Every single time we come up with technology to feed the robots that can make more profitable use of farmland than any current food crop (whether or not it's also profitable elsewhere) then farmers will shift their efforts to that crop instead, until food prices go up AGAIN to catch up.

It's basic economic optimisation of one of the few limited resources we have, solar-exposed surface area.

And of course, switch grass is just the beginning, because it's obvious and in front of the media. In the energy stakes, it's an amateur.

If you want to see a truly competitive grass, then you want to take a look at Gamba Grass.

Evolved to suck up the least traces of nutrients anywhere it can get it, and survive continuous grazing by Wilderbeast and other African grazers, Gamba Grass grows to a height of 4 metres in a year. It contains such high energy density that when it burns, fire fighters can't get close enough to it to fight the fire, so hot that it kills off the "fire-loving" Australian natives and converts forest into grassland.

It was stupidly imported to Australia by Northern Territory graziers because it supports a whopping 40 times more cattle than native grasses anywhere it can get enough moisture to grow. Except that once it matures into the 4 metre tall super-fire height, nothing eats it.

If I was looking for cellulose feedstock, this stuff or something like it would have to look pretty damned attractive.

But the rolling effects will spread in other ways.

Feed lot producers are already putting more pressure on grass supplies, devastating the recreational horse industry. Expect more to follow, and owning a pony to be a nearly unattainable luxury even in rich countries (even more so than now).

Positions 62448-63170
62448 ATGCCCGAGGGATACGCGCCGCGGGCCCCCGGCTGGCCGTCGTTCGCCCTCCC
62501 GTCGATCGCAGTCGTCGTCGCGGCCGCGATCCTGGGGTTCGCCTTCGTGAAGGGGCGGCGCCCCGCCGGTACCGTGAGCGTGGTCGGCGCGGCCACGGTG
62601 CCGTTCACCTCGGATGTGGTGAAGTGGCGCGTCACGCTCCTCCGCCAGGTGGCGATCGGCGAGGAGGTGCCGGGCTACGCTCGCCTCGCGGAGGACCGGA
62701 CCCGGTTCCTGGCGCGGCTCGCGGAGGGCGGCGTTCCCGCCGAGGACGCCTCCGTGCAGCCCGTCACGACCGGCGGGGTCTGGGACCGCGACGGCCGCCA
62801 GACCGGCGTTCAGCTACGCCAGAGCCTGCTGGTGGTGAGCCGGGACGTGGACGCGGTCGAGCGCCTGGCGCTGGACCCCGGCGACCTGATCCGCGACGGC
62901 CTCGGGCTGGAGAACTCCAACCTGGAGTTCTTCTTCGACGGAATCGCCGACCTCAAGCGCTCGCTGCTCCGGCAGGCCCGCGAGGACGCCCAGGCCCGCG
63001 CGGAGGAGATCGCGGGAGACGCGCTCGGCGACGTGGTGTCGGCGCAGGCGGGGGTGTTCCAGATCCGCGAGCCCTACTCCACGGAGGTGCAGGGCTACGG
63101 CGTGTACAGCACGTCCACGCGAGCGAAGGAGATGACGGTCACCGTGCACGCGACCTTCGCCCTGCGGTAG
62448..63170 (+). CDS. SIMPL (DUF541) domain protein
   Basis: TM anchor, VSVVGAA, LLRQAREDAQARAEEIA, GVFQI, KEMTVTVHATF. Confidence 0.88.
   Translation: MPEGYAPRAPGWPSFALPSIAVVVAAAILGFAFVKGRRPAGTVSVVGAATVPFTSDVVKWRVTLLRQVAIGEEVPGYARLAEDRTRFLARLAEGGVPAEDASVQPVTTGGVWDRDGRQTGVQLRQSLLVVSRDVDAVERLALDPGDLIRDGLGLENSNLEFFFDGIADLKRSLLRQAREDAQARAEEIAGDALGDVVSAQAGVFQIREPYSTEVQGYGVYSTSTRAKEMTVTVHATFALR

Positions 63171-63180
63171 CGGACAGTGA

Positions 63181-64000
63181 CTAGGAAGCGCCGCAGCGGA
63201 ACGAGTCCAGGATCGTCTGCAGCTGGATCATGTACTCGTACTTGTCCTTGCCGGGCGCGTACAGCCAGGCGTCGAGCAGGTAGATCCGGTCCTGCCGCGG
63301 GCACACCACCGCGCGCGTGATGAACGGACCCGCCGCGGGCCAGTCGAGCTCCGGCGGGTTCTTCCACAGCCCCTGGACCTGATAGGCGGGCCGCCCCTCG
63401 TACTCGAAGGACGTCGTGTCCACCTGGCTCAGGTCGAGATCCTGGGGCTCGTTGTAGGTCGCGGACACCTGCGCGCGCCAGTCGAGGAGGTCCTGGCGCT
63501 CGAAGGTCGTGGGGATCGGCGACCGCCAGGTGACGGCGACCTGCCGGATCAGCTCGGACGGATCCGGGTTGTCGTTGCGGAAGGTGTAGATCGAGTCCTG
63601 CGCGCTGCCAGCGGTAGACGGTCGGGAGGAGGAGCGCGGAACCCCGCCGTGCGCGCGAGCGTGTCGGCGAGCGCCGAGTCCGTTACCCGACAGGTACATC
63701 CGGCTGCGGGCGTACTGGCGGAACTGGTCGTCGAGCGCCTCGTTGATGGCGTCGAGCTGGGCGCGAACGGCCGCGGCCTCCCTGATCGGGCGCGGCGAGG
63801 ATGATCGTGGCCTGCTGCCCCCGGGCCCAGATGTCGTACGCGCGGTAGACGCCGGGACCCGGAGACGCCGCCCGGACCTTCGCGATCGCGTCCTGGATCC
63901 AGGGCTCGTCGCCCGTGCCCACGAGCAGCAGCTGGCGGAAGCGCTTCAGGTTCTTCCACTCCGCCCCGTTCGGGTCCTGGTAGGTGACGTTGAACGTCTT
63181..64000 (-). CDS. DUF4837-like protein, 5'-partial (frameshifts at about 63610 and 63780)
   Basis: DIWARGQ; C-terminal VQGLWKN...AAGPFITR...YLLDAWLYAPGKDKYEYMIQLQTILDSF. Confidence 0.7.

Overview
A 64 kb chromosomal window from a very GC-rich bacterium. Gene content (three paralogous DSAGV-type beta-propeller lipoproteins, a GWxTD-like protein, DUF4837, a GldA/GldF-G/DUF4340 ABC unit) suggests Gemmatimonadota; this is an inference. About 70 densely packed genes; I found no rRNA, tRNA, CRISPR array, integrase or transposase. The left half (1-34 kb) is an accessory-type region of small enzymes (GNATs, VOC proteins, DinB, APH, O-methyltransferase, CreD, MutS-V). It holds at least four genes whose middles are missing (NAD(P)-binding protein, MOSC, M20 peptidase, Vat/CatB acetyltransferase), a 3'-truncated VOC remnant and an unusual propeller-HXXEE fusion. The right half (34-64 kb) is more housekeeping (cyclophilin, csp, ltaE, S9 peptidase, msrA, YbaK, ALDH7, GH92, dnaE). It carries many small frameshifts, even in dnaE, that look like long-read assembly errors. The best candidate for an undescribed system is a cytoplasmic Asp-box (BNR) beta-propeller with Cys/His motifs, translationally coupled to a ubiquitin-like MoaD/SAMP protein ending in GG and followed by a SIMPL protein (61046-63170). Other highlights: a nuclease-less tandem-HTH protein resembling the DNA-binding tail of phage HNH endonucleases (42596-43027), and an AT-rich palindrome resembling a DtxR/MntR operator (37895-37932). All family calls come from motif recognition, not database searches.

So far, cattle/sheep/etc ranchers are not badly impacted by the current price cycle, because grazing land is often much less fertile than crop land.

But if all of a sudden a rancher can plant something from the "Monsanto Ethanol Grass" catalogue, harvest the stuff like sugar cane into an ethanol plant, and make a bunch more than for the cattle or sheep currently on that land, expect the prices of meat to potentially skyrocket, because unlike feed lot producers so far the ranchers haven't had to deal with inflated prices for inputs very much, so the price increase of meat has been somewhat muted in comparison to basic stables.

If we move to cellulose ethanol, that equation and a bunch of other equations, move again.

The only technologies that can truly save us, at least for a while, will be those that don't see any improved performance on farm land compared to barren desert (such as some notional 50% efficient solar panels) or that can co-exist on top of farm land (such as wind power).

Of course, even wind power isn't a particularly brilliant power source.